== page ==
Book cover of Surviving Hell: A POW's Journey

In the introduction of this most life-altering book I’ve ever read, Leo Thorsness states he didn’t write this memoir merely to describe the horrid treatment he and others endured as prisoners of war in Vietnam. He wrote it to remind us to count our blessings. Food. Clean water. Protection from elements. Freedom from torture. Medical treatment. Safety. Companionship. I wish I could relay to him how successfully he met his goal. Since reading Surviving Hell, I am never far from the thought of how fortunate I am. He repeated an old adage that has become one of my favorites. “If a man has enough to eat, he has a lot of problems. If he doesn’t, he has only one.”

Surviving Hell

By Leo Thorsness,

Why should I read it?

2 authors picked Surviving Hell as one of their favorite books, and they share why you should read it.

What is this book about?

On April 19, 1967, Air Force Colonel Leo Thorsness was on a mission over North Vietnam when his wingman was shot down by an enemy MiG, which then lined up for a gunnery pass on the two American pilots who had bailed out. Although his F 105 was not designed for aerial combat, Thorsness engaged the MiG and destroyed it. Spotting four more MiGs, he fought his way through a barrage of North Vietnamese SAMs to engage them too, shooting down one and driving off the others. For this action, Thorsness was awarded the Medal of Honor. But he didn't…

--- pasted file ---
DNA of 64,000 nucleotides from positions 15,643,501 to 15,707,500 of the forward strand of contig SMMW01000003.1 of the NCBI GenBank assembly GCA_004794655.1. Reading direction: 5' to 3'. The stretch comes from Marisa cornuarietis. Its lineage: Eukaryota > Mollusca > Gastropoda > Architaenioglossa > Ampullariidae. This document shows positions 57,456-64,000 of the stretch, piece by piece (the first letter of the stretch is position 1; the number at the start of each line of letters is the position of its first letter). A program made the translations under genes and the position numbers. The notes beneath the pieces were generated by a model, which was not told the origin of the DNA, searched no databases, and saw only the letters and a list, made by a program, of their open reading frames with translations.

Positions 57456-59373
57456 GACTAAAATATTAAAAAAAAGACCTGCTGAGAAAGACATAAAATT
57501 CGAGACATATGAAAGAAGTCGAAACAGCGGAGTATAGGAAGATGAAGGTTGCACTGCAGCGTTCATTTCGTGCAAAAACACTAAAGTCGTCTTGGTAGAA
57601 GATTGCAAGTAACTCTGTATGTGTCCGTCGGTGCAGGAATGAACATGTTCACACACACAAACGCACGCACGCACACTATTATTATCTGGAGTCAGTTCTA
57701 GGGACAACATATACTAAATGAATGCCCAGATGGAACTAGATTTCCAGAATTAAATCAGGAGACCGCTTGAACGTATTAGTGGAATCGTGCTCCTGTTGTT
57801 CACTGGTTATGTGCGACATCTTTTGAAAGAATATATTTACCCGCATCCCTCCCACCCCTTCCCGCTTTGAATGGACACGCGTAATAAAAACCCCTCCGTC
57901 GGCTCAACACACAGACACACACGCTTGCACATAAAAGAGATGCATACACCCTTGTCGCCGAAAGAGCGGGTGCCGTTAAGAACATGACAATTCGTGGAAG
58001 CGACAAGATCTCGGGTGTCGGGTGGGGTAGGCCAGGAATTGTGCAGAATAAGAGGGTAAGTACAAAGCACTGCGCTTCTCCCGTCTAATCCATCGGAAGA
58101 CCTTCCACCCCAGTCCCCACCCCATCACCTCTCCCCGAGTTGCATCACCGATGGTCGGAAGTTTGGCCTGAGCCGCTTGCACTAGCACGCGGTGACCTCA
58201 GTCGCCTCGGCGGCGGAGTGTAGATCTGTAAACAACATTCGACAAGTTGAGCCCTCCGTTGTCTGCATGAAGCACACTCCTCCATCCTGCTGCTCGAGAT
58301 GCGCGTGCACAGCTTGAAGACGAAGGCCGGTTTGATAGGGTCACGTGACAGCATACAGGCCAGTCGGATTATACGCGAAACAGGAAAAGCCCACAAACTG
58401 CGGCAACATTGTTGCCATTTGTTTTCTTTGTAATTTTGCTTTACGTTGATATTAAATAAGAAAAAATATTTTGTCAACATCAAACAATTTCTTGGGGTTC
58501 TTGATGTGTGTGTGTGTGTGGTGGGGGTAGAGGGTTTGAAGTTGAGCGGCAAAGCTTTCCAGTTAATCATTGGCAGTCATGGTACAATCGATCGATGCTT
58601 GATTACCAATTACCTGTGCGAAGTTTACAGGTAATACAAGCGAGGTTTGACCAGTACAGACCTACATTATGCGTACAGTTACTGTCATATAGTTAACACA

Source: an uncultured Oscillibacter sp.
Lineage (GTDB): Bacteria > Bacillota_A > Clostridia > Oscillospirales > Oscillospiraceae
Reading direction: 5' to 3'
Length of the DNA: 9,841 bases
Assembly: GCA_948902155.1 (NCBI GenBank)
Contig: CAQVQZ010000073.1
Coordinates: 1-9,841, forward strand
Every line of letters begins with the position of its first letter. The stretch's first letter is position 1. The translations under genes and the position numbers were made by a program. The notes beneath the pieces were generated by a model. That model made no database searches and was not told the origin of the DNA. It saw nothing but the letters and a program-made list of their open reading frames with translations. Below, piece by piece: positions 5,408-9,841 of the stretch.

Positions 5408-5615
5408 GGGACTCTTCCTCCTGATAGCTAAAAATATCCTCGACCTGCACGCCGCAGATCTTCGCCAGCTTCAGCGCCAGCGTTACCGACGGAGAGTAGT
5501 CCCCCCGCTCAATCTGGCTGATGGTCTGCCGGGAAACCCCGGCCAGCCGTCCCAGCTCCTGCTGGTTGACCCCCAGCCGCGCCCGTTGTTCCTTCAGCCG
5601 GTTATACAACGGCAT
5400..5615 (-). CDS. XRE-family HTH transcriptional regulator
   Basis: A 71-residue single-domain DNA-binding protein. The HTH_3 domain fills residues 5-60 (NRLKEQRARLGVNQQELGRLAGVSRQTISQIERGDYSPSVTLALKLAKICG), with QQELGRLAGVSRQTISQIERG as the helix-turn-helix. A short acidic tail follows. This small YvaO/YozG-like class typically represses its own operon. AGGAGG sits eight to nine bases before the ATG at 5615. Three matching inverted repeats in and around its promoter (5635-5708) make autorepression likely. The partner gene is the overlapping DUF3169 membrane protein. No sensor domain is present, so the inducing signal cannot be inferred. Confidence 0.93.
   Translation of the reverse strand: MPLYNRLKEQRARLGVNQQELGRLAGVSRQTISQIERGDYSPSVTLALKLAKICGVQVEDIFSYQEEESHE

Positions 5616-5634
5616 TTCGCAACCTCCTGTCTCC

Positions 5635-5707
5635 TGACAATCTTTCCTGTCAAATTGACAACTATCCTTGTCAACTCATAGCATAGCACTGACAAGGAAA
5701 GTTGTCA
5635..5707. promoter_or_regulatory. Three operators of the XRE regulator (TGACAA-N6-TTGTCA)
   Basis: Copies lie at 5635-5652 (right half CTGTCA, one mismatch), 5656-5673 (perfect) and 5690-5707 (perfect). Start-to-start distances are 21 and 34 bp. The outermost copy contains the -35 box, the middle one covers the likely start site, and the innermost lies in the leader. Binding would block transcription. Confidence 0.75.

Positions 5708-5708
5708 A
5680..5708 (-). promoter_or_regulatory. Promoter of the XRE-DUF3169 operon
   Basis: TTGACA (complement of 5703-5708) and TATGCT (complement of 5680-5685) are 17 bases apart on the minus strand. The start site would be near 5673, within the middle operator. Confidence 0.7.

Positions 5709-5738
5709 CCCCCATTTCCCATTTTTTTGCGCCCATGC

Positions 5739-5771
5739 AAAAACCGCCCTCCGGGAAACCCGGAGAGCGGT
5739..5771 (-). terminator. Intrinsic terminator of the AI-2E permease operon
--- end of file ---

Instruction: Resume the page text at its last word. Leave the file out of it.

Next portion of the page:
Rescue Pilot

By Dan McKinnon,

Book cover of Rescue Pilot: Life-Saving At-Sea Navy Helicopter Missions

Dan McKinnon was a navy helicopter pilot who was airborne near an aircraft carrier during flight operations so pilots who had mishaps could be quickly and safely recovered. This is a story about an unusual type of flying, one that provides another layer of safety for naval operations at sea.

Rescue Pilot

By Dan McKinnon,

Why should I read it?

1 author picked Rescue Pilot as one of their favorite books, and they share why you should read it.

What is this book about?

'Dan McKinnon, extraordinary helicopter pilot, brings alive the excitement and occasional terror of rescue at sea. An exciting hair raising and reverting tale of the largely untold story of helicopter resuces at sea' - Neil Armstrong, Astronaut. 'Just Great. It's going to be of tremendous interest to all naval helicopter pilots present and future and to the people who want to know more about this aspect of military flight. Boy, you've unleashed a flood of memories' - Bill Stuyvesant, legendary navy helo pilot. A daring Cold-War warrior recounts the thrills of high-sea helicopter rescue missions. Within the pages of "Rescue…


The Ravens

By Christopher Robbins,

Book cover of The Ravens: The True Story Of A Secret War In Laos, Vietnam